A law enforcement agency shall not transfer property to the federal government if the transfer would circumvent the protections of this part that are otherwise available to a putative interest holder in the property."

The legislation only allows transfers if the criminal conduct that gave rise to the seizure is interstate in nature and sufficiently complex to justify the transfer of the property.

The inclusion of provisions barring state and local law enforcement agencies from passing off cases to the feds is particularly important. In several states with strict asset forfeiture laws, prosecutors have done just that. By placing the case under federal jurisdiction, law enforcement can bypass the need for a conviction under state law and collect up to 80 percent of the proceeds from forfeited assets via the federal Equitable Sharing Program.

For example, California previously had some of the strongest state-level restrictions on civil asset forfeiture in the country, but law enforcement would often bypass the state restrictions by partnering with a federal asset forfeiture program known as “equitable sharing.” Under these arrangements, state officials would simply hand over forfeiture prosecutions to the federal government and then receive up to 80 percent of the proceeds—even when state law banned or limited the practice. According to a report by the Institute for Justice, Policing for Profit, California ranked dead last of all states in the country between 2000 and 2013 as the worst offender. During the 2016 legislative session, the state closed the loophole.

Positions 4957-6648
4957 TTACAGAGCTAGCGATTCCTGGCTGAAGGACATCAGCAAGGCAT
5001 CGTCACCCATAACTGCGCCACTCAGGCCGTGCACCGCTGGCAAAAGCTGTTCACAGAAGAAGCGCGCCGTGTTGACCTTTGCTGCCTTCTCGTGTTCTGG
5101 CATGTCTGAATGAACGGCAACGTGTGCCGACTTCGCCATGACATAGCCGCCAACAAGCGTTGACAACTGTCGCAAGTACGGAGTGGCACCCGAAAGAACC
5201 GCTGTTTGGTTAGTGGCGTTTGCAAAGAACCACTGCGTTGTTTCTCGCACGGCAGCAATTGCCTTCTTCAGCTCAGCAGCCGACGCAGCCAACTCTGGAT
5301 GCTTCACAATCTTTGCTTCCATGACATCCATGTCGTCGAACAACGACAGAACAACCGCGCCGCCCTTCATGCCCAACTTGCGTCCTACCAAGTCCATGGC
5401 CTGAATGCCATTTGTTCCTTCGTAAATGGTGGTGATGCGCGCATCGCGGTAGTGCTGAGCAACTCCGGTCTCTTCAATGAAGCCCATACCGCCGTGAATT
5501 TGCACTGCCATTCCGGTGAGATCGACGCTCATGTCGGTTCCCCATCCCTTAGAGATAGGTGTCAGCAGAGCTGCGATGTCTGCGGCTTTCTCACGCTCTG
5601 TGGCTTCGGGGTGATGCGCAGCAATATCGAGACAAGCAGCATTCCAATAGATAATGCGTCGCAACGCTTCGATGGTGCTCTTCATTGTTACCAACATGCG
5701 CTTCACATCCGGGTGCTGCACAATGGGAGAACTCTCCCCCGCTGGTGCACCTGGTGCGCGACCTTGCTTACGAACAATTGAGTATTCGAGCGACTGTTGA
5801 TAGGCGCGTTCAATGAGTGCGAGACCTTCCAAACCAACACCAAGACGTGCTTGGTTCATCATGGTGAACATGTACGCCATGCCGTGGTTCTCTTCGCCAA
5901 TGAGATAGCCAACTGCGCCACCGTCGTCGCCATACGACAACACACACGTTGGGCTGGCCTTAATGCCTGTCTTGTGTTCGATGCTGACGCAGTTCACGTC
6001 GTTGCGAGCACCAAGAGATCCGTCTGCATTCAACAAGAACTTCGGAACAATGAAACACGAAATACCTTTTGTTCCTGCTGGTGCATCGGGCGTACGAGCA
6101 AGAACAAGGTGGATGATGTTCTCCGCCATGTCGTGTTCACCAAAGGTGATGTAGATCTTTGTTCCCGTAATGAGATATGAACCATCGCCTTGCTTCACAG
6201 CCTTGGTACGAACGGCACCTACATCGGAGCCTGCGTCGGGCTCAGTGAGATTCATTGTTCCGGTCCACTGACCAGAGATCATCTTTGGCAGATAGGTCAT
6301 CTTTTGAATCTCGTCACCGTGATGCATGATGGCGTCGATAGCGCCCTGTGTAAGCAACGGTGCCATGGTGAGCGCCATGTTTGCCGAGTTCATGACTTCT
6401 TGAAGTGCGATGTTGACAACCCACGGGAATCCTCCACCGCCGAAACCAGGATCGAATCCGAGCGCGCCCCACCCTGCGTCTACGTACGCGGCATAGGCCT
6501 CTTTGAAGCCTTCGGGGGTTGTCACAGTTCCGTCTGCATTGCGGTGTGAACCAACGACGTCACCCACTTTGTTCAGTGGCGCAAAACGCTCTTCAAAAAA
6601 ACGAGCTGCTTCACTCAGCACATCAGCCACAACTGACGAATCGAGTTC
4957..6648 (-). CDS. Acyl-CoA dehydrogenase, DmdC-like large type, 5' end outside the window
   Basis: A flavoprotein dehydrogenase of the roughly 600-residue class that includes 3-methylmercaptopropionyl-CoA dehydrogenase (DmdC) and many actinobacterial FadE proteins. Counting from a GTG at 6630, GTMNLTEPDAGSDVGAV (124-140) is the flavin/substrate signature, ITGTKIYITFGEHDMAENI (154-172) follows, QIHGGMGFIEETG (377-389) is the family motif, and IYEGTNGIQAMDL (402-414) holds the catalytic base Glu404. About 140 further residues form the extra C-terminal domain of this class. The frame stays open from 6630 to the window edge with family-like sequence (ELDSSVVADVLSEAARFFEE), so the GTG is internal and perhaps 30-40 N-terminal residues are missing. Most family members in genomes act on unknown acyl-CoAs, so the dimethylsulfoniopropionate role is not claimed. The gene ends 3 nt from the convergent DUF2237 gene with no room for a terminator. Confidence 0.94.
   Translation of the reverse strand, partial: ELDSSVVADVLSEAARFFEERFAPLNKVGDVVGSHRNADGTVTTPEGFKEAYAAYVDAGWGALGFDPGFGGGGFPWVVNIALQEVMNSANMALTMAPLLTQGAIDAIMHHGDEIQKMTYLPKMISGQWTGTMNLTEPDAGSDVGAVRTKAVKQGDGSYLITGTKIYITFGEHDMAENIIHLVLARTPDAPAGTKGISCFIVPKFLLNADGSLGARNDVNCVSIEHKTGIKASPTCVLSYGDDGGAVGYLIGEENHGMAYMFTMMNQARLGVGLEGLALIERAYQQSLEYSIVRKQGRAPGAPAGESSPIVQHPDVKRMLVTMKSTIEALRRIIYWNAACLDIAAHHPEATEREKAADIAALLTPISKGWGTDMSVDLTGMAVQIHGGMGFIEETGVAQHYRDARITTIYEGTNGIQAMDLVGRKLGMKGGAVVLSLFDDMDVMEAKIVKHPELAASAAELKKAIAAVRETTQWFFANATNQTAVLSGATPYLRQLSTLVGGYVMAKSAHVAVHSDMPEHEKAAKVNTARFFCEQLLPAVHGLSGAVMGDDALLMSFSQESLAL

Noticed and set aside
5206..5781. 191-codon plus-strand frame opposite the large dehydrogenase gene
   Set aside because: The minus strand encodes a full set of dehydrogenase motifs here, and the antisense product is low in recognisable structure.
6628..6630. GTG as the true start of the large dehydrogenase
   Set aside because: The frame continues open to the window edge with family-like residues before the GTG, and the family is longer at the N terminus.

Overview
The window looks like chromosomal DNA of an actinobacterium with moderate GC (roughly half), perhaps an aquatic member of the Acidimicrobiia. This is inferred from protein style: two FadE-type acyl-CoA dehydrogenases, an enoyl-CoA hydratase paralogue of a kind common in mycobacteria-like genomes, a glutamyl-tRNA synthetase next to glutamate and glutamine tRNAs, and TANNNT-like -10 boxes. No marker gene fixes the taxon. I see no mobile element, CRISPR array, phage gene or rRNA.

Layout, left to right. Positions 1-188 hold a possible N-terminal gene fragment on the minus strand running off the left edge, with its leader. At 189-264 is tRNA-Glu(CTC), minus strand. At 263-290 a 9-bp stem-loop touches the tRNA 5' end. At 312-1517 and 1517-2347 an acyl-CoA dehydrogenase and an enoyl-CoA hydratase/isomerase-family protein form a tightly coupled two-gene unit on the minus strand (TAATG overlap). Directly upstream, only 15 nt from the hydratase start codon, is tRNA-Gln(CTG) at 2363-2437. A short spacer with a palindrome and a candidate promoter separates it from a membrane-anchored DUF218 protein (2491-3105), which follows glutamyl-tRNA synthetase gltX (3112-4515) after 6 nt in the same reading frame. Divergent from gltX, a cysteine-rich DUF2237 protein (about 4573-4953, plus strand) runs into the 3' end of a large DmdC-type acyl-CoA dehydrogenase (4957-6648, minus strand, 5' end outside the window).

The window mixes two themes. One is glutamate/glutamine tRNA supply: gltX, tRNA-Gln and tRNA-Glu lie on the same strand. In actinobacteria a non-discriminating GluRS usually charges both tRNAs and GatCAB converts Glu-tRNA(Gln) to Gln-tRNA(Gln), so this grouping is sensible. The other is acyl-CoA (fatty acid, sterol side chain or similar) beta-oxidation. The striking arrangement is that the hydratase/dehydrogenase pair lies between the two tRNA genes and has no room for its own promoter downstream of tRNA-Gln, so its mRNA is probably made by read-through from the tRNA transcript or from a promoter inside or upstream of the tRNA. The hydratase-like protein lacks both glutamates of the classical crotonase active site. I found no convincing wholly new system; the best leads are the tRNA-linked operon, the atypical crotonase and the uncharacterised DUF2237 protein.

As the Tenth Amendment Center previously reported the federal government inserted itself into the asset forfeiture debate in California. The feds clearly want the policy to continue.

Why?

We can only guess. But perhaps the feds recognize paying state and local police agencies directly in cash for handling their enforcement would reveal their weakness. After all, the federal government would find it nearly impossible to prosecute its disastrous “War on Drugs” without state and local assistance. Asset forfeiture “equitable sharing” provides a pipeline the feds use to incentivize state and local police to serve as de facto arms of the federal government by funneling billions of dollars into their budgets.

NEXT

The Civil Justice Subcommittee is currently scheduled to vote on HB4021 on March 15.